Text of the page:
Posted: Thursday April 26, 2012 12:29AM ; Updated: Thursday April 26, 2012 12:32AM
Adrian Dater

Holtby, Knuble highlight Wednesday's Three Stars

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Braden Holtby's calm demeanor paid off as the Capitals advanced to the second round.
Braden Holtby's calm demeanor paid off as the Capitals advanced to the second round.
Matthew Healey/LANDOV

1. Braden Holtby, Washington -- It wasn't just Holtby's play that largely contributed to his team's ousting of the defending Stanley Cup champions. Sure, he was outstanding, allowing just 15 goals in the seven games, stopping more than 94 percent of the shots he saw. But it was Holtby's relaxed demeanor that seemed to unnerve the Bruins throughout the series, especially as Game 7 went along. When Boston got a goal from Tyler Seguin to tie it -- a shaky goal allowed by Holtby after allowing a big rebound -- they could have reasonably expected Holtby to get jittery and allow one or two more in front of a hostile crowd. Never happened. Holtby just shook it right off and gave his teammates what they always say they want from a goalie: just a chance to win the game. His performance in the series wasn't on the level of past rookie goalie showings like those of Ken Dryden or Patrick Roy. But it was good enough to knock out a Stanley Cup champion that played a pretty fair series themselves.

2. Mike Knuble, Washington -- He was the old, allegedly washed up has-been at one point this season, at times a healthy scratch for the Capitals. In Game 7, he was an overtime hero. Knuble made great plays at both ends of the ice on Joel Ward's game-winning goal. First, he blocked Benoit Pouliot's attempted dump-in near the Bruins bench, preventing a Boston line change. He then grabbed the loose puck and carried it down the left side before getting off a shot that Tim Thomas couldn't control, providing the necessary loose change for Ward. Not a bad way to end a series for a guy who some wondered if he'd even play or not.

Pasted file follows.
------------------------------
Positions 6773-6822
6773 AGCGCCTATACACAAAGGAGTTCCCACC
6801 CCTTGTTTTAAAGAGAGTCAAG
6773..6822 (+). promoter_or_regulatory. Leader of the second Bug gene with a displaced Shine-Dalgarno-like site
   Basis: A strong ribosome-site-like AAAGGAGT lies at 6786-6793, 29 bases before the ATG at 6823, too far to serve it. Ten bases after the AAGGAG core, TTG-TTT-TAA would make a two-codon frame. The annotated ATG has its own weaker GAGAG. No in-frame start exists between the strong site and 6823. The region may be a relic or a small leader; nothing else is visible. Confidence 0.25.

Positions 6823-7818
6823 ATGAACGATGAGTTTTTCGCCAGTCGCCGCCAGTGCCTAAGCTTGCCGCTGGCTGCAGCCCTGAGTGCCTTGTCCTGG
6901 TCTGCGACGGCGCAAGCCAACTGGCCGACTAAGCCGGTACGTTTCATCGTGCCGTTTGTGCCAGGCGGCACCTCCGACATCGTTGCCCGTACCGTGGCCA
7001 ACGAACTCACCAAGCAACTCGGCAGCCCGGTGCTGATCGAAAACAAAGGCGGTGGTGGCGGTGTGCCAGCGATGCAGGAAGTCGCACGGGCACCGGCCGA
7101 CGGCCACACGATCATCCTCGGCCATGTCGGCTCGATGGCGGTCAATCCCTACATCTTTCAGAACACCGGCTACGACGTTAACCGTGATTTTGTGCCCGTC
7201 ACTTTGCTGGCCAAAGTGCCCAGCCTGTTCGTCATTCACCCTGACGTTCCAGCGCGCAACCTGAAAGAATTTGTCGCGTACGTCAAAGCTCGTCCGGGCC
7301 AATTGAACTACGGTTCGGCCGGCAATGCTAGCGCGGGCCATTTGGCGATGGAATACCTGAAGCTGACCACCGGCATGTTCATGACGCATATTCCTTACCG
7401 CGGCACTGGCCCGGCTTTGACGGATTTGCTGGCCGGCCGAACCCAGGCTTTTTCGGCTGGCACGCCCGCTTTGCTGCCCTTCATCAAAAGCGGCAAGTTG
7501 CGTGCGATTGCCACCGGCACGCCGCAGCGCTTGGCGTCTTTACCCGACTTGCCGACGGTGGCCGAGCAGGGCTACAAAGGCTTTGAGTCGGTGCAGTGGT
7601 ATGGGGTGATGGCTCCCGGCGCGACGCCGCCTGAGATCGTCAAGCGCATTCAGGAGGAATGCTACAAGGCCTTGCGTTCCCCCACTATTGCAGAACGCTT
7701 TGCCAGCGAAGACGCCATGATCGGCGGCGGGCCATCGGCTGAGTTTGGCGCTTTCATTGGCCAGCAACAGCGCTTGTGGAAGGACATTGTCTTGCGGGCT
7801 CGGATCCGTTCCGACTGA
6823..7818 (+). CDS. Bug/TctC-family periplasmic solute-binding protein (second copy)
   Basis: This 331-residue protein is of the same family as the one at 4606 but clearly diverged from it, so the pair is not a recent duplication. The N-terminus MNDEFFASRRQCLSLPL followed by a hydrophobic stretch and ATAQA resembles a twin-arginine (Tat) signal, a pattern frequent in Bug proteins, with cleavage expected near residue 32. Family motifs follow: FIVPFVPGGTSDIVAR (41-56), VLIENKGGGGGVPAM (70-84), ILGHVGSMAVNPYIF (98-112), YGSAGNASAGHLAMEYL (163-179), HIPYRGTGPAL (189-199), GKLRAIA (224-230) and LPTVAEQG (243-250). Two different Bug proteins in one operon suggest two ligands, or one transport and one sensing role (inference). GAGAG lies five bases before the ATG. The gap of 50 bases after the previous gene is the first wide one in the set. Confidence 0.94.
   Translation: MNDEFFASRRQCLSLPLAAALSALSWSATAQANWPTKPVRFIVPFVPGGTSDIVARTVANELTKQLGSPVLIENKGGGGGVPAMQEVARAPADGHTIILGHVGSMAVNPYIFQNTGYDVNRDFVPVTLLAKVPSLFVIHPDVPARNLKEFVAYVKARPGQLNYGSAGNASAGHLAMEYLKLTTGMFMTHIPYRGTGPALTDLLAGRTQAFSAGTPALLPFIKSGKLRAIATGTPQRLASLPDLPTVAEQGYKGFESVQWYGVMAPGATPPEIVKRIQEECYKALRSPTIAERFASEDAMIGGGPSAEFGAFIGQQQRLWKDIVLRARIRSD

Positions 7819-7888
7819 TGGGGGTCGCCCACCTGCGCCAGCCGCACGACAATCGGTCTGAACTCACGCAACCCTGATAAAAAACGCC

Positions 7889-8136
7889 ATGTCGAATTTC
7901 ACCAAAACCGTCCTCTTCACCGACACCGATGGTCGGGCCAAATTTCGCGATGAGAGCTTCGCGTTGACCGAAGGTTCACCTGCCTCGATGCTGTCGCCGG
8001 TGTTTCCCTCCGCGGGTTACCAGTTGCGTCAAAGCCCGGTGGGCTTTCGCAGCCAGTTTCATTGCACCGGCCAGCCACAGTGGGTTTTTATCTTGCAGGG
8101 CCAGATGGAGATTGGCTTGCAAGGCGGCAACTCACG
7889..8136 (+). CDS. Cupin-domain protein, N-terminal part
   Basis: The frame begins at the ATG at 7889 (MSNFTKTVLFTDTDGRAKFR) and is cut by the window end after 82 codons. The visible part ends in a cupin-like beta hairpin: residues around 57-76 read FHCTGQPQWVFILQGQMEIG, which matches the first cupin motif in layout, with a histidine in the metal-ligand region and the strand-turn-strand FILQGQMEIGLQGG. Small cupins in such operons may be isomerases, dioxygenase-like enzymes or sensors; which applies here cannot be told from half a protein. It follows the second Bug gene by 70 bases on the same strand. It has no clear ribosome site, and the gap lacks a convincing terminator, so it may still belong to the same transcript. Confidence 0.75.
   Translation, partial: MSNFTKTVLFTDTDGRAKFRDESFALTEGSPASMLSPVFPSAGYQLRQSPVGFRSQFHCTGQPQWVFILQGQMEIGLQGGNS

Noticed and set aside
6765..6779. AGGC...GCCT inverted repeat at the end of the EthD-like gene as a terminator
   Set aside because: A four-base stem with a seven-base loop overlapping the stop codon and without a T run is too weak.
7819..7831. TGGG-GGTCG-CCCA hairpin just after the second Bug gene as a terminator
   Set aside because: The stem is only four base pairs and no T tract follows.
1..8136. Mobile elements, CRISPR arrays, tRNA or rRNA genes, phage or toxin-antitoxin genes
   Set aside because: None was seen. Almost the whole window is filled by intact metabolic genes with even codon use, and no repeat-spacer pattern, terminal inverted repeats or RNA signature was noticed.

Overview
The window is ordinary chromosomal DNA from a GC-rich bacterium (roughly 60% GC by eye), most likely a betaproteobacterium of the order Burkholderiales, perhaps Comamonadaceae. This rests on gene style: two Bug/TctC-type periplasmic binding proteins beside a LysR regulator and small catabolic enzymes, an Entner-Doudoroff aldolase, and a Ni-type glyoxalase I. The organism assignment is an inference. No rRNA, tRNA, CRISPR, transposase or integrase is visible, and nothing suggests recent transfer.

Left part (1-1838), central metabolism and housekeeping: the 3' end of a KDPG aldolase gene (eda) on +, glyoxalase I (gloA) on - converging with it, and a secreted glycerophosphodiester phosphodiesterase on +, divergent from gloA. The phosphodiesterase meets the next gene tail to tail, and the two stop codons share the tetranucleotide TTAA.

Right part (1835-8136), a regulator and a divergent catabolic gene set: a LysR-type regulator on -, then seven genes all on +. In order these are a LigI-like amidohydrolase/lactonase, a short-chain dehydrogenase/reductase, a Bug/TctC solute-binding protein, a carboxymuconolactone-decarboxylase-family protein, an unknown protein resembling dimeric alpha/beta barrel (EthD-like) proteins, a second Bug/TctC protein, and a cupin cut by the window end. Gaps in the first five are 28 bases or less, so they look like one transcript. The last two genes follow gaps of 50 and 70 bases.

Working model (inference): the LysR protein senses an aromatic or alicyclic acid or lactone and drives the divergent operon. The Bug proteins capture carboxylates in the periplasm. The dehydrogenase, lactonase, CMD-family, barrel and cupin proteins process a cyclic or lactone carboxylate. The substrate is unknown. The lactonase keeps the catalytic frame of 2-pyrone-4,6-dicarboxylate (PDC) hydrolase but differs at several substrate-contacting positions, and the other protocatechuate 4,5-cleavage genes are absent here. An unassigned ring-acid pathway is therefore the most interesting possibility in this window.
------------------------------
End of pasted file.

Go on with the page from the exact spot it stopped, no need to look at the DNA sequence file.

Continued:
3. Matt Hendricks, Washington -- It was just a beauty of a tip by the Caps' rugged fourth-line center for their only goal of regulation. Hendricks, foolishly let go by Colorado as a free agent in 2010 after a solid season there, redirected John Carlson's point shot past Thomas in the first period. While Hendricks did not fare well in the face-off circle, losing five of six draws, he had a team-high six hits and three shots on net. The Blaine, Minn., native scored his first goal since March 10 (at Boston) at just the right time.
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